Obama pushes climate change pact
Weeks away from a deadline, US President Barack Obama sought to build momentum for a potentially legacy-burnishing global climate change agreement by arguing that bold climate action will be a boon for businesses in Asia and around the world.
At a meeting Wednesday of CEOs on the sidelines of the Asia-Pacific Economic Cooperation (Apec) Leaders’ Summit in Manila, Obama urged business leaders to reduce emissions in their operations and use their sway to pressure governments to sign the international pact. Obama and dozens of other leaders are slated to convene in Paris at the end of the month to finalize the carbon-cutting deal.
“Your businesses can do right by your bottom lines and by our planet and future generations,” Obama said. “The old rules that said we can’t grow our economy and protect our economy at the same time—those are outdated.”
“If we can get an agreement done, it can drive new jobs and new opportunities. We have to break out of the mind-set that when we are doing something about climate change, we slow growth,” he said.
Climate change, to which the Philippines is one of the most vulnerable countries in the world, was among the issues tackled at a meeting Wednesday between Obama and President Aquino.
“As a country highly vulnerable to climate and disaster risks, the Philippines underscores the importance of all countries contributing to the global effort to address the problem of climate change for the benefit of future generations,” Aquino said.
The United States has expressed willingness to provide assistance to the Philippines on meeting its climate change goals.
In its initial Intended Nationally Determined Contributions (INDC) that identified climate change mitigation and adaptation measures, the Philippines committed to reduce its carbon emissions by 70 percent by 2030 while maintaining a “business as usual scenario” from 2000 to 2030.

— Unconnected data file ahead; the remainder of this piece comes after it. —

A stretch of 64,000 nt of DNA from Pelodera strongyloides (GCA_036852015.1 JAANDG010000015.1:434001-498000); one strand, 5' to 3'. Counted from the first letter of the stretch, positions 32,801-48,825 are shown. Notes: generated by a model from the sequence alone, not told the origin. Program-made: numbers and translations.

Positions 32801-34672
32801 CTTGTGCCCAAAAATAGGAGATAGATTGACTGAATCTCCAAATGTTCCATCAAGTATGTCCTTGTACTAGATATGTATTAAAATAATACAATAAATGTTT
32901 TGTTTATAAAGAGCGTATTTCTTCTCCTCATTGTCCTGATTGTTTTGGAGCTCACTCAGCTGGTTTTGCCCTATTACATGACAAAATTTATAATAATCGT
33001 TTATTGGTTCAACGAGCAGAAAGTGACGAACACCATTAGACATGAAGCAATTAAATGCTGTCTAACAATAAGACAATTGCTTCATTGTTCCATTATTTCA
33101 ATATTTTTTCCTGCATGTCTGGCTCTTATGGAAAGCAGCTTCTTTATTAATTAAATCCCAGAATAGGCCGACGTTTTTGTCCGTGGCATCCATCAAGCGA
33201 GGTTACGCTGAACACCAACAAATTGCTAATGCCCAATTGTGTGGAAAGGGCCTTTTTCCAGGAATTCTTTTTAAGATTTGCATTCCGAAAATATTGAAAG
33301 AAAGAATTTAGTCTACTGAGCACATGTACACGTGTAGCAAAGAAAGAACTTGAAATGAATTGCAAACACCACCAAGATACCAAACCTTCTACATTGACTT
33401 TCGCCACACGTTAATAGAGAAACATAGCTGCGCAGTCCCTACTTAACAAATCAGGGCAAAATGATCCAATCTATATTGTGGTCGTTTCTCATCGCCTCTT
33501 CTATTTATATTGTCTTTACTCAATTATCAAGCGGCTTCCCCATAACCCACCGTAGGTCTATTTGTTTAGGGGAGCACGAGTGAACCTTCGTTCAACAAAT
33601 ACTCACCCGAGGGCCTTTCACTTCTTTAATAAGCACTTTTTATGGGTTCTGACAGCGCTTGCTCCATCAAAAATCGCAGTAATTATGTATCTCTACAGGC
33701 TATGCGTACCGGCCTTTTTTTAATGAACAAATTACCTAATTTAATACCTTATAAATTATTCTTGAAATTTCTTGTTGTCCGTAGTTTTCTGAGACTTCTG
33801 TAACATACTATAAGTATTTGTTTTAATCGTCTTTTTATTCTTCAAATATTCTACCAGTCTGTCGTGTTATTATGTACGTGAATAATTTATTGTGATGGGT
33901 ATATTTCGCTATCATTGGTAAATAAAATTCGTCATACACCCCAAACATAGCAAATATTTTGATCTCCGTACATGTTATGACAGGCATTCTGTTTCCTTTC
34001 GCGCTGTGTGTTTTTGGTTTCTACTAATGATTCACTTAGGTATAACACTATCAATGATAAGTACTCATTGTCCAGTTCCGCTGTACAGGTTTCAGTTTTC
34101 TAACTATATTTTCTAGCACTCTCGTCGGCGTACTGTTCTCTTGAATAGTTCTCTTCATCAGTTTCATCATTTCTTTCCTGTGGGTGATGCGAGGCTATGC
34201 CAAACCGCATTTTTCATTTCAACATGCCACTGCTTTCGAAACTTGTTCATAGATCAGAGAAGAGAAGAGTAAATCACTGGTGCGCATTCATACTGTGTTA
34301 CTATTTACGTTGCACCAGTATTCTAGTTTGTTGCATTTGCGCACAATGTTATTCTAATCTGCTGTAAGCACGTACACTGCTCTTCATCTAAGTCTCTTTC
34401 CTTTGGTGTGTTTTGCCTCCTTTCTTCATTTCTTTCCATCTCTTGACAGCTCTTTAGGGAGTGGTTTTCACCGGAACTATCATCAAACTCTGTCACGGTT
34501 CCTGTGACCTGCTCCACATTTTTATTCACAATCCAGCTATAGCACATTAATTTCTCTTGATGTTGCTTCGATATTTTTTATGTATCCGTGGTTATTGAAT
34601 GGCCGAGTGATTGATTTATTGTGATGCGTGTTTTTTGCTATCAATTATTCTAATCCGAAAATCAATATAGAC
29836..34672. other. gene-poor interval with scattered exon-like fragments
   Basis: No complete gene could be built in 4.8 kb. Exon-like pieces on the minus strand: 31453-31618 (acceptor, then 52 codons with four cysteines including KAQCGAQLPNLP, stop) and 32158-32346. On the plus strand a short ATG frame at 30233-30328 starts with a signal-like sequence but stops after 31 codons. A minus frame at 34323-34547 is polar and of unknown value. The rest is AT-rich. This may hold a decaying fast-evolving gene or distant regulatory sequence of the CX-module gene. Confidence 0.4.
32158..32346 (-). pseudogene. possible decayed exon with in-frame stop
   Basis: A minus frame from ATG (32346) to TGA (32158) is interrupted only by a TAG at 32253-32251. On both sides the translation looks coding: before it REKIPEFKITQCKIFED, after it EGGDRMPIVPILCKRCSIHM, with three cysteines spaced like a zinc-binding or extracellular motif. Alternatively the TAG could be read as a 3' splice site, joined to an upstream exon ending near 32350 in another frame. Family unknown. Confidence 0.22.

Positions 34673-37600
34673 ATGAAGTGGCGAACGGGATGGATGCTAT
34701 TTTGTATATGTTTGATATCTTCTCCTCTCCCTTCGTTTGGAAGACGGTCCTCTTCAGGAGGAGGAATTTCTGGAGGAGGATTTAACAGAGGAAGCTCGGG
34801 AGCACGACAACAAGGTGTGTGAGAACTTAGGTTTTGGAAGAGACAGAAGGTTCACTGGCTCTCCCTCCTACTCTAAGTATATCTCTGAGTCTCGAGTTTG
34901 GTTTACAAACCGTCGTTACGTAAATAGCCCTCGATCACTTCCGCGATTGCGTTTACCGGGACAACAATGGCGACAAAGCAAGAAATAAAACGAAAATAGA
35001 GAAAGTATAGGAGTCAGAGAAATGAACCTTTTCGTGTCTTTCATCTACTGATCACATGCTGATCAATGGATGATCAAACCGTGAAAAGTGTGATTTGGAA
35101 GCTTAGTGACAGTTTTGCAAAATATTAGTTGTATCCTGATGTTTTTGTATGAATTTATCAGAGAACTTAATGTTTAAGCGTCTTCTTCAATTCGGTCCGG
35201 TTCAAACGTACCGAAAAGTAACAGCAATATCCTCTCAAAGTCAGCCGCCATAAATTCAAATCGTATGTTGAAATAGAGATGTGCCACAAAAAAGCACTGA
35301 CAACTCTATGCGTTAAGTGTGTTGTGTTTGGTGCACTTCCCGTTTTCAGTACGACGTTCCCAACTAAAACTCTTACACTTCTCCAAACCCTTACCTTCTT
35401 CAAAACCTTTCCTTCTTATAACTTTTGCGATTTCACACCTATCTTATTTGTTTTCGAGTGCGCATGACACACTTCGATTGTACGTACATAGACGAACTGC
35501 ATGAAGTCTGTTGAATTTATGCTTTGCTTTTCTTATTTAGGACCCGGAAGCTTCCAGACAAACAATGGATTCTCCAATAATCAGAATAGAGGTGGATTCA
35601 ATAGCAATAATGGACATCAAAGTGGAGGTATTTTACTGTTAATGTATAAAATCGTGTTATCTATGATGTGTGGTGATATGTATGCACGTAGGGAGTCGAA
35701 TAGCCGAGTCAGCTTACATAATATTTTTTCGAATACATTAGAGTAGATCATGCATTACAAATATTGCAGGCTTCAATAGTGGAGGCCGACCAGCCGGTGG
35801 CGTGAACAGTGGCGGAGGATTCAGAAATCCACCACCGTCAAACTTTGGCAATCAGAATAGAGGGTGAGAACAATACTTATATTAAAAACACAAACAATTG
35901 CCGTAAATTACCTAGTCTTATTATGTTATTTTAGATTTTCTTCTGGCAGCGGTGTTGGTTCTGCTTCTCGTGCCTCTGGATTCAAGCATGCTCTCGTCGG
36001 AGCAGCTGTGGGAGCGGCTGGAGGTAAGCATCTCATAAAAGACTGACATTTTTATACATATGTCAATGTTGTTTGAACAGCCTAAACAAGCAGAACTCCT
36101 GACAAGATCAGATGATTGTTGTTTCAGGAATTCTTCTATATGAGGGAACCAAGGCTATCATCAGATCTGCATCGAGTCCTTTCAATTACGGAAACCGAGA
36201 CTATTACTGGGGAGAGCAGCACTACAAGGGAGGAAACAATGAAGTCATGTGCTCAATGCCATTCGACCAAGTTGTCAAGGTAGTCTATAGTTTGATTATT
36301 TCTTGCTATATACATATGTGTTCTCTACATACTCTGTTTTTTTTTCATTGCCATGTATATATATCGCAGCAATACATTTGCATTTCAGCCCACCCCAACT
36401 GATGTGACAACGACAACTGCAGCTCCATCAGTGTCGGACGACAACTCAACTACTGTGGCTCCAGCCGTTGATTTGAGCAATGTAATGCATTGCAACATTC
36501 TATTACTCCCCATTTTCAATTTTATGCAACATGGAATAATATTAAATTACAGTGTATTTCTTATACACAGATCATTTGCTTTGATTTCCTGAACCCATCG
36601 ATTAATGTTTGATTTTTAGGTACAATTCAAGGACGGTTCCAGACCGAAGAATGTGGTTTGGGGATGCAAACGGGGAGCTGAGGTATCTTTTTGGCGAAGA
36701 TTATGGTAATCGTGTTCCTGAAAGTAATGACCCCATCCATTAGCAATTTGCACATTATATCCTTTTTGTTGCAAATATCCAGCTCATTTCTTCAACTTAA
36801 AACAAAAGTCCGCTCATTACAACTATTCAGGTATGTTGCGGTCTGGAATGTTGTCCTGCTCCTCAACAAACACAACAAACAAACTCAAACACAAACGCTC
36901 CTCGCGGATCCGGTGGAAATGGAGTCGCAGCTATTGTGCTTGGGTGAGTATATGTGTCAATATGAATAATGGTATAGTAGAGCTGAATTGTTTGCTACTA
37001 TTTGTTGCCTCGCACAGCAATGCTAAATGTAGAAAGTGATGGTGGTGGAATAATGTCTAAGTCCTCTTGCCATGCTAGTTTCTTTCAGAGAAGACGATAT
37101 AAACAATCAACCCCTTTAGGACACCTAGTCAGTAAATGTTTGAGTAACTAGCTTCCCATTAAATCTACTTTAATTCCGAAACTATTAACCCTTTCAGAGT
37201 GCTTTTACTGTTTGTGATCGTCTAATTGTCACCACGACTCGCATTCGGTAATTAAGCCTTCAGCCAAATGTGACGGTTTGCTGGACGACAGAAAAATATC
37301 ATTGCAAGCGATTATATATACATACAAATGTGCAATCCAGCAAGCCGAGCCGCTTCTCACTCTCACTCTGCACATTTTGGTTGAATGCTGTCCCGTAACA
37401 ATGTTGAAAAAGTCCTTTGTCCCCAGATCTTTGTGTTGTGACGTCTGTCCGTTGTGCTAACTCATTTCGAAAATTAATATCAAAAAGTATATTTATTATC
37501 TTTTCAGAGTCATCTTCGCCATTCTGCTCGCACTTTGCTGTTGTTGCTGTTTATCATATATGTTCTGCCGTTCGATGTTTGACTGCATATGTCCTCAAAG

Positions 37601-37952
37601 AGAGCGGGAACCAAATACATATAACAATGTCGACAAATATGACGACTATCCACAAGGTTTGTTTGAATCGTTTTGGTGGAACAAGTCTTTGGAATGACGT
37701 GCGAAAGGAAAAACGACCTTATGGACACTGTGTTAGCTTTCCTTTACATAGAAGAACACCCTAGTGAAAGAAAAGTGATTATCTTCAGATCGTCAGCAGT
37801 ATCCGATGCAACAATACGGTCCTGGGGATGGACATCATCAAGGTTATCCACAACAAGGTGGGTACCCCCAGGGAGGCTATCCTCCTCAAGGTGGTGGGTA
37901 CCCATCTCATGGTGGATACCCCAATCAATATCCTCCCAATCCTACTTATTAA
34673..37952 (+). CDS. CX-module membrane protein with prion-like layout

Aquino and Obama are set to meet again late this month in Paris at the climate change summit, the 21st Conference of Parties (COP21).
The goal of the UN summit in the French capital, which begins on Nov. 30, is to forge a pact to reduce the greenhouse gas emissions that are blamed for global warning.
Scientists warn that unless drastic action is taken quickly, warming temperatures will lead to rising sea levels and natural catastrophes that threaten mankind.
The Paris event represents the first bid for a truly universal climate rescue pact since the chaotic 2009 summit in Copenhagen ended in bitter disappointment.
Previous efforts have failed because governments and business have struggled to break free from fossil fuel dependency that has driven economic growth.
In the latest example, the Republican-run US Senate on Tuesday rejected key rules by Obama’s administration to limit greenhouse gas emissions by power plants.
But Obama insisted moving to renewable energies and away from fossil fuels presented business opportunities, not threats.
“There is not a contradiction between growth, development and being good stewards of the planet, they are complimentary,” Obama said.
The business leaders gathered on the sidelines of the Apec summit, an annual forum for 21 member economies typically used to hash out the region’s overlapping economic interests. AP, AFP and Nikko Dizon
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